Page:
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VOL. 132 | NO. 190 | Monday, September 25, 2017

Trolley Lines Return Comes With Technology, Standards Changes

By Bill Dries

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New trolleys the Memphis Area Transit Authority hopes to have back on the Main Street tracks by the end of this year may sneak up on Main Street Mall pedestrians.

The new trolley car 799 that MATA officials took on a two-block test drive last week sounded much quieter than the fleet of trolleys that came off the tracks more than three years ago. They were taken out of service when two trolleys caught fire and new leadership at MATA discovered there were few maintenance records, no maintenance program and very little training for the upkeep of the system.

“These trolleys all have brand new trucks underneath them – round wheels. No more square wheels going down the rails,” said Gary Rosenfeld, MATA’s interim CEO. “So they will be much quieter.”

Seven people wearing hard hats, safety goggles and yellow safety vests followed on foot as the blue and white trolley pulled out of the trolley barn on North Main Street Thursday, Sept. 21, passed the intersection of Main and Mill Avenue and stopped at Main and A.W. Willis Avenue. Some made notes on clipboards and did the same as the trolley operator pushed a button and the electronic pantograph that makes contract with the overhead wire and its 600 volts was automatically switched to go in the opposite direction on the tracks. That is another change from the previous system in which trolley operators had to manually make the change.

The Main Street trolley line is coming back to life with the first test of a new trolley car last week showing a quieter model and new safety standards. (Daily News/Houston Cofield)

“The test was to see how the car interacts with the systems in place,” Rosenfeld said. “It was to check the alignment of the wires to check the connection between the trolley catenary system and pantograph – make sure that it was at proper heights and make sure it maintained connections at all times. There was an actual camera installed on top of the trolley that monitored the line the whole time.”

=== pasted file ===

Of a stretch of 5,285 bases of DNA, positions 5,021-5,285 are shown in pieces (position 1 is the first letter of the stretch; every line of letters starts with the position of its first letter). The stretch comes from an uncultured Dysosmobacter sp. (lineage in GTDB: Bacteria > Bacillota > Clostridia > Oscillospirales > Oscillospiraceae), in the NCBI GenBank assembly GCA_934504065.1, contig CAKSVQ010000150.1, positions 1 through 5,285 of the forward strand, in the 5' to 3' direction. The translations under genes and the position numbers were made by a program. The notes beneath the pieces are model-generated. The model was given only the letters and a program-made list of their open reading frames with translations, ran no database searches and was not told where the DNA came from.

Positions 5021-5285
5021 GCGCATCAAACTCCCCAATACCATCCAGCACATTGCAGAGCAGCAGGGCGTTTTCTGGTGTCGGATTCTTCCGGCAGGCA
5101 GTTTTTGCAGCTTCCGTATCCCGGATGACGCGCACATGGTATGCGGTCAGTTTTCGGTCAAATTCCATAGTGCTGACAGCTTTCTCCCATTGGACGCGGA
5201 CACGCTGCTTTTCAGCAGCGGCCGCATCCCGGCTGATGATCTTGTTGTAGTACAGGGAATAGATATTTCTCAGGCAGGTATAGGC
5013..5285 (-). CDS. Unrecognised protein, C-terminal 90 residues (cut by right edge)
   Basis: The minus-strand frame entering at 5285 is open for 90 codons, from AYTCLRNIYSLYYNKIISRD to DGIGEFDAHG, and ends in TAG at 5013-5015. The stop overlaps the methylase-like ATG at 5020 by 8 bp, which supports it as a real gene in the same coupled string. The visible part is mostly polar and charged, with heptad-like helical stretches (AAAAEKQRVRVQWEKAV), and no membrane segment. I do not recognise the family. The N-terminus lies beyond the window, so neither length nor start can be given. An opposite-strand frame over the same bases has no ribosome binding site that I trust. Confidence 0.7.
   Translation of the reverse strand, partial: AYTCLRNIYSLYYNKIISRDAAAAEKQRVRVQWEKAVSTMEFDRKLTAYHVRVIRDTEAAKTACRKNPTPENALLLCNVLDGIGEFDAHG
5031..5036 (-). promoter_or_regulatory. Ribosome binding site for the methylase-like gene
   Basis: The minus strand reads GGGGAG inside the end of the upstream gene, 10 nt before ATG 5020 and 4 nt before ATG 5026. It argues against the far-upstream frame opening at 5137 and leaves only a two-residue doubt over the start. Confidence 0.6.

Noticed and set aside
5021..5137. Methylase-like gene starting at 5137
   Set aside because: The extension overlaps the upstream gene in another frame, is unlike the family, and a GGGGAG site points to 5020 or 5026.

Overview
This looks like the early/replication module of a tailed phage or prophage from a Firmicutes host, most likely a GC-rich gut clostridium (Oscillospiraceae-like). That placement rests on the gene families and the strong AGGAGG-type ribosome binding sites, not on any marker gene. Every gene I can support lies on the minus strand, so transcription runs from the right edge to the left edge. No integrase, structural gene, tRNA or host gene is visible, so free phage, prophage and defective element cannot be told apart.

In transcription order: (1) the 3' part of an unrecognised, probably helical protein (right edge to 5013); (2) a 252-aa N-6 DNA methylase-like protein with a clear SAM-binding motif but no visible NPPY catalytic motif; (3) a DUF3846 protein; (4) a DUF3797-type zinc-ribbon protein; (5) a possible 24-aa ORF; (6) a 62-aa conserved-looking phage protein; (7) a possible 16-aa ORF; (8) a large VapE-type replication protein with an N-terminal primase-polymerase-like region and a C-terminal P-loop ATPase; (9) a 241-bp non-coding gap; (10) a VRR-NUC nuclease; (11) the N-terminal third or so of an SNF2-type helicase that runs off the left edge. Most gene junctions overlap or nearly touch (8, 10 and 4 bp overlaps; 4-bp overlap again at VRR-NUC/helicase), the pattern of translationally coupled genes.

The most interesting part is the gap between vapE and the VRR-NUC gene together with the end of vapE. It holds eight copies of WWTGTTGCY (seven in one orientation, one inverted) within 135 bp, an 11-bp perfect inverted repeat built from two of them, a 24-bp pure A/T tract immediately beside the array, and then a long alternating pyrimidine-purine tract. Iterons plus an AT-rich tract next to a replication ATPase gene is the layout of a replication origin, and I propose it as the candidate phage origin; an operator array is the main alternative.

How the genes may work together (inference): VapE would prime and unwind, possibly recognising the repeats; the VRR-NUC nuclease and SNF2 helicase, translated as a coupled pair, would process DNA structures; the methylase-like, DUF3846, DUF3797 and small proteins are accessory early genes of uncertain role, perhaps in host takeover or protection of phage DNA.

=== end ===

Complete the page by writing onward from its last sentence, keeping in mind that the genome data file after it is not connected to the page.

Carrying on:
The catenaries are the overhead wires.

The video was still to be reviewed after the test, but “all indications are that everything went well,” Rosenfeld said.

All electric trolley service on the system of rails on Main, the Riverfront Loop and Madison Avenue was stopped in June 2014. The fleet of trolleys were old and well-used when they were restored in the early 1990s for the start of the modern trolley line. One of the restored cars from Australia was 100 years old.

The trolley tested Thursday was purchased new and is a “replica style” car. The test was not only for the car, but the track and the electrical system – the first 500 feet of that – with every part of the line to undergo similar testing as it is re-powered.

Then there is what is called “pre-revenue service.”

“The trolleys will operate as if they are delivering services to the community,” Rosenfeld said. “We load them up with sandbags to represent passengers and get the vehicle up to its operating weigh. It’s a day in-day out test. It checks all of the operating training. It checks all of the operations of the trolley. It checks the scheduling. It checks the maintenance procedures that follow up.”

And all of those systems that are tested were basically created from the ground up when the trolley system was shut down in 2014.

The 3.2 miles that is the Main Street trolley line will be the first to come back on line.

“Getting these trolleys on line by the end of the year is within our grasp,” city chief operating officer Doug McGowen said after the test. “It creates value for our community. This is important. … We have lots more work to do to get the transportation system that we need. This is an incredibly important step in that process.”

Rosenfeld said the Riverfront loop will be next, followed by the Madison Avenue line.

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